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I think "rent a pilot" sounds decidedly informal. Sure, it exists, but I get the nagging feeling that it is supposed to convey some hidden meaning, as if to assure potential customers: "This will be easy! It's just like renting a car." I believe RyeBread's original answer was on-the-mark from a strictly formal English perspective, but that rent a tutor makes for an irresistably nifty marketing gimmick, much like the homey (but grammatically awful) Something R Us. –  J.R. Sep 11 '13 at 20:27
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@J.R. - I am not flying in a plane where someone "Rented a Pilot". It has the easy connection that you refer to and to at least me it means cheap. –  RyeɃreḁd Sep 11 '13 at 20:29
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@RyeBread - I was imagining something like a bush pilot, where the choice is to hire a pilot – or take a very long walk. –  J.R. Sep 11 '13 at 20:34

My answer is very similar to the other answers, but my emphasis is on how much you want to interact with the object/person.

Rent - To rent someone/something means you are going to use it to accomplish a task. (a lot of interaction)

  • I would rent a car so that I can use it to drive around
  • I would rent a DVD so that I can watch the movie on it

Hire - To hire someone/something means you have a task and you want what you hired to accomplish it for you. (little or no interaction)

  • I would hire a contractor to build my house for me
  • I would hire a landscaper to mow my lawn for me

One example I can think of that illustrates my point, and only differs in the use of hire/rent would be:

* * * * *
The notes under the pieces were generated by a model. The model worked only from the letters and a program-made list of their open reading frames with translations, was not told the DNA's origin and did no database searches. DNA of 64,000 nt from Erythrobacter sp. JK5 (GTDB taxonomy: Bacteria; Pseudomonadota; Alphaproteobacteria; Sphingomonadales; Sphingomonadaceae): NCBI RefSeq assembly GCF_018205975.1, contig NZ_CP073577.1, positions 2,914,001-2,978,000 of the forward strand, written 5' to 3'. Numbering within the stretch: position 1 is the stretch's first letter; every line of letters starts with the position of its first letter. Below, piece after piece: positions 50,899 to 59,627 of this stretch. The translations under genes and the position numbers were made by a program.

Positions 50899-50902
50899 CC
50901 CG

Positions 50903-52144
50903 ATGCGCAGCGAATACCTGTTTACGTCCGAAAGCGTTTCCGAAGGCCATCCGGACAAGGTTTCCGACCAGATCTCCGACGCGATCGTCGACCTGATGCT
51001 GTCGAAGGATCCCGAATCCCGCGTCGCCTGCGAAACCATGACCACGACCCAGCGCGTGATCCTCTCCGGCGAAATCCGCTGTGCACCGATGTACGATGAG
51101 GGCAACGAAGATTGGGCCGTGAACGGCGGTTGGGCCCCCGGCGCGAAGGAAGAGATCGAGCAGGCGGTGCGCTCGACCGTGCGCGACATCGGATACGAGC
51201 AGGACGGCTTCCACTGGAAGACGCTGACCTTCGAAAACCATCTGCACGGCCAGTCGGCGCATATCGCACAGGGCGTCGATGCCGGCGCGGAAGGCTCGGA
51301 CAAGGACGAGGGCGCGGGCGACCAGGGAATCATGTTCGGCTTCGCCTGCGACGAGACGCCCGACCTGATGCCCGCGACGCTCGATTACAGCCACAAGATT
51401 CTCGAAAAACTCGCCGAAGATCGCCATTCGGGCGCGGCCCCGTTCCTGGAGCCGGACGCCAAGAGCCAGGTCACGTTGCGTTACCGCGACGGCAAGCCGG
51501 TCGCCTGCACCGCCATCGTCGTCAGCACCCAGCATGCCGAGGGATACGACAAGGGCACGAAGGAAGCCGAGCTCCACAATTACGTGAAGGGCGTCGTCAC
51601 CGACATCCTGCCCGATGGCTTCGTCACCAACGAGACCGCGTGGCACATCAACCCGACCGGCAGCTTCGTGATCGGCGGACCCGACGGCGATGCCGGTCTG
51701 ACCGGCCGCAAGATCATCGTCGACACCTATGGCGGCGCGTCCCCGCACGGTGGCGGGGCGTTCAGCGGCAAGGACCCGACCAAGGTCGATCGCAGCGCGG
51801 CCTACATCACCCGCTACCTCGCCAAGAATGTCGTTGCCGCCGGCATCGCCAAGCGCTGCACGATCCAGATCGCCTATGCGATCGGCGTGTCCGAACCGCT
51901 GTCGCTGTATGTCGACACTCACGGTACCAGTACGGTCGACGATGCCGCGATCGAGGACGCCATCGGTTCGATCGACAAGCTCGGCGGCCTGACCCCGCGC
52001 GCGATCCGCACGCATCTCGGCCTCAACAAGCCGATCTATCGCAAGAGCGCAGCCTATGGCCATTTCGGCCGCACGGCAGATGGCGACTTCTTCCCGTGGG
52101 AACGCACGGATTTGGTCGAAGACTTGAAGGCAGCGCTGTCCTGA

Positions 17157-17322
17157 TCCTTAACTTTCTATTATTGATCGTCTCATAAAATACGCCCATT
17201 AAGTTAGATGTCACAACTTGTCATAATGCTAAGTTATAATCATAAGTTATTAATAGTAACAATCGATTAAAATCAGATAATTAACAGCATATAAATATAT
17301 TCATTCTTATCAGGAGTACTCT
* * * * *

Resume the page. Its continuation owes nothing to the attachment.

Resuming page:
I'm going to rent a backhoe to do some landscaping.

  • This implies you are going to be doing the work yourself, and you just need to get the backhoe.

I'm going to hire a backhoe to do some landscaping.

  • This implies that you are not going to do the work yourself. It implies you are hiring a backhoe and its operator to do the work for you.
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Thank you for your clear answer. I had to look up backhoe although, it's the first time I've ever seen that word! –  Mari-Lou A Sep 11 '13 at 20:55
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@Mari-LouA Backhoe is only used as technical vocabulary in British English. The vehicles are referred to as "diggers" or as (genericized trademark) "JCBs" in non-technical contexts. –  Richard Gadsden Dec 13 '13 at 10:22
    
Thank you @RichardGadsden, the name diggers I am familiar with, the differences between BrEng and AmEng goes even deeper than I thought. –  Mari-Lou A Dec 13 '13 at 16:16

As a partial answer to this question, for American English -

Rent means to pay for the utility of an object, property, or service provided by another individual. You could rent a boat, you could rent a house, you could even rent a date in some illicit websites, though I wouldn't recommend it.

Hire means to pay for a service provided by another individual or organization, BUT, as seen in the definition, it can also mean 'to engage in temporary use for a fee', and "hire out a car" is acceptable, with the understanding that an organization is providing the car for use. "Hire" is, however, used mostly to say "pay for temporary service of an individual or organization", and while hiring a car does sometimes appear, more commonly it is used to indicate the hiring of a professional, such as a lawyer or baker. It can also mean hiring a company, such as hiring a catering service, hiring a law firm, or hiring a construction crew, in each case the organization provides the service. It can ALSO mean to add someone to a work force, as in 'hiring on an employee'.

The difference here is that "rent" is usually used for objects, and even though it technically can be used for 'renting out' a person, the connotation of renting someone is a stronger degree of obligation on the person being 'rented out'. You have jurisdiction to do whatever you desire to your 'rented' property (beyond irrepairable damage), but when you hire someone or something, it is under the connotation that the organization or individual holds control over their own actions or property (though I would not recommend damaging rented property, as the renter will likely make you pay for the damages!)